Many – even most – colleges will have made a corporate commitment to a set of core values. Here’s an example from one London FE college:
- Learner centred
Such values may typically be listed on posters on the wall, or in policy or strategy documents, or (as in this case) on a web site.
And I want to make clear, there’s nothing intrinsically wrong or bad about them – or any of the many iterations of such value lists produced by most colleges.
But I have 4 questions:
- What purpose do they serve?
- What do they mean?
- Who owns them?
- Do they matter?
Before going on to explain the above questions, and provide some suggested answers, I want to declare an interest: I am a passionate advocate of the importance of values. Principles, beliefs, ethics: factors by which most of us – students, staff, parent, carers – live and (often automatically) regulate our lives. As someone once said: once you have your values sorted out, it’s quite easy to make day-to-day decisions. Whether consciously or not, we use our values as filters, screens through which all information must pass on the route to decision making. Put simply: when we have choice, our decisions are typically driven by our values.
So back to the 4 questions:
1. What purpose do they serve?
I’ve already made my own views clear: they are a driver and arbitrator of decisions. But they may have other, and complementary, purposes: they might be used to generate and sustain consistency – of decision making and behaviour; of branding the college in terms of its emotional or psychological appeal: “come to us, because we are….(fill in the value set)”.
They may also be used as a cultural, organisational unifier – ‘this is who we are, and what we believe in’ – and where values work well, that is exactly what they do. I can visit some college and know within 30 minutes how embedded and universal the values are.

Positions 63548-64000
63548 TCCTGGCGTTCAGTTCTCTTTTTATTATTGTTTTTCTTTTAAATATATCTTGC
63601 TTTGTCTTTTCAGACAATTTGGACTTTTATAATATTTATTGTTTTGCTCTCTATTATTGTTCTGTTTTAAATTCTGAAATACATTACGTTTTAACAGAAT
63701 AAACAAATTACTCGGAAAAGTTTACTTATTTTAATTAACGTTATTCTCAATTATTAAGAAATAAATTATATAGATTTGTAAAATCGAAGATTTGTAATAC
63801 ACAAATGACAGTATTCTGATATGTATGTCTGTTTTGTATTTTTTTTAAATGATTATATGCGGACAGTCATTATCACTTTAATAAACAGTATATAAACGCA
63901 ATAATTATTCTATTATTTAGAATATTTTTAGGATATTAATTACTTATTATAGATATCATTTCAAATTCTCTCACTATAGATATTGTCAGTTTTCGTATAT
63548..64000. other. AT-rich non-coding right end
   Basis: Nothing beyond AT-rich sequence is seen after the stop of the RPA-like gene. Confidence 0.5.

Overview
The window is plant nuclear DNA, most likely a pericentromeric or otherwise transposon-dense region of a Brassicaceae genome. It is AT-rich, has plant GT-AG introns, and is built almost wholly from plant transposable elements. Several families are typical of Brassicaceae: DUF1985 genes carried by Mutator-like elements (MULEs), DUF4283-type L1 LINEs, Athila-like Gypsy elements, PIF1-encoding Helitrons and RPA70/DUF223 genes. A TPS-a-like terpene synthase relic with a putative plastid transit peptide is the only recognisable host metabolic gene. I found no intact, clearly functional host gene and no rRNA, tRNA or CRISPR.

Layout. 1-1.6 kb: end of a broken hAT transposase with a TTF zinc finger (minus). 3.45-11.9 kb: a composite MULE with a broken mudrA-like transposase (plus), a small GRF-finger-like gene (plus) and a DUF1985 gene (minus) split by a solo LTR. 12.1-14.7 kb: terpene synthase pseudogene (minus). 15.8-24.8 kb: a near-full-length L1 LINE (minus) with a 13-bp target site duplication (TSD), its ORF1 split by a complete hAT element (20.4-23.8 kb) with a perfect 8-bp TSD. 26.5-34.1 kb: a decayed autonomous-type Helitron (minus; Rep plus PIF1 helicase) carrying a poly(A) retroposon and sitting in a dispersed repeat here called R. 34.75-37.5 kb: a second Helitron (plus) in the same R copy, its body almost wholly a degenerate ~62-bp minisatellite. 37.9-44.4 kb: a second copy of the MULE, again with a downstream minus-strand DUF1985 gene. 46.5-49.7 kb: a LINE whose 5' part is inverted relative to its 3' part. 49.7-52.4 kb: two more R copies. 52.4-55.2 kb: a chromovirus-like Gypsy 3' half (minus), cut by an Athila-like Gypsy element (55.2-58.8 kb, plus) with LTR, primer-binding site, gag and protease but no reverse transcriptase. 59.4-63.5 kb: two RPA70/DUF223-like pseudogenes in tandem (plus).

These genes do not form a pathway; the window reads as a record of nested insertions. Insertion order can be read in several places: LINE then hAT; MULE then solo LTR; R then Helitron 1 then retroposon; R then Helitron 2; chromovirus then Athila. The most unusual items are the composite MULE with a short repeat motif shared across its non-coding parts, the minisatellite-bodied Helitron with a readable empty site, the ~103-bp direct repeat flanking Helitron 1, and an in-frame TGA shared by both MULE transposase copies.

Wherever I am, there are the values – not just on the wall, but on the ground. And from my experience, the most common purpose of identifying and creating values is to drive behaviours. So for example, if one value is ‘respect’ or ‘being respectful’, then staff and/or students within the college are expected to ‘behave respectfully’. So far so obvious.
But here’s the problem: what does ‘behaving respectfully’ look like, or sound like? If the value cannot be demonstrated, then in fact it doesn’t exist, and simply remains as an ideal, or concept.
2. What do they mean?
As with the example provided above, most values are offered in a vague, conceptual way – often as a single word or two. As such, they are open to interpretation. This may not be a bad thing – everyone makes their own sense of the word; but if your college is trying to encourage and build consistency, the values might need spelling out in more detail. And their purpose might also benefit from being clarified. And the best way of clarifying each value is to list typical behaviours that are represented by that value.
3. Who owns them?
Where did the list of values come from? They may typically be written by a small group of either senior staff, or specialist staff from Marketing, Comms, or HR. But to what extent does the list genuinely represent the staff and or students?
The values are more likely to be both understood and owned by those who have had a voice in selecting them. So I recommend that, for the values to have meaning and ownership, staff and/or students should be involved in identifying them.
4. Do they matter?
If people are not sure what purpose they serve; if they are uncertain about what they mean or how to demonstrate them; and if they have little or no ownership of them; then in reality, they will not matter. They will remain as posters on the wall, rather than behaviours on the ground.
Value-based behaviours (VBB) or behaviour-based values (BBV)
To be truly effective, there needs to be a direct and clear link between behaviours and values. So the approach should be to produce value-based behaviours (VBB) or behaviour-based values (BBV). For example, I run a half-day workshop where participants first of all create their preferred list of values, and then, for each value, have to identify between three and six behaviours that will represent that value.
Typically participants find it much easier to identify the values, than to identify appropriate behaviours. Yet for the values to be meaningful, owned and delivered, that is what has to happen.
Arnie Skelton, Managing Director, Effective Training & Development Ltd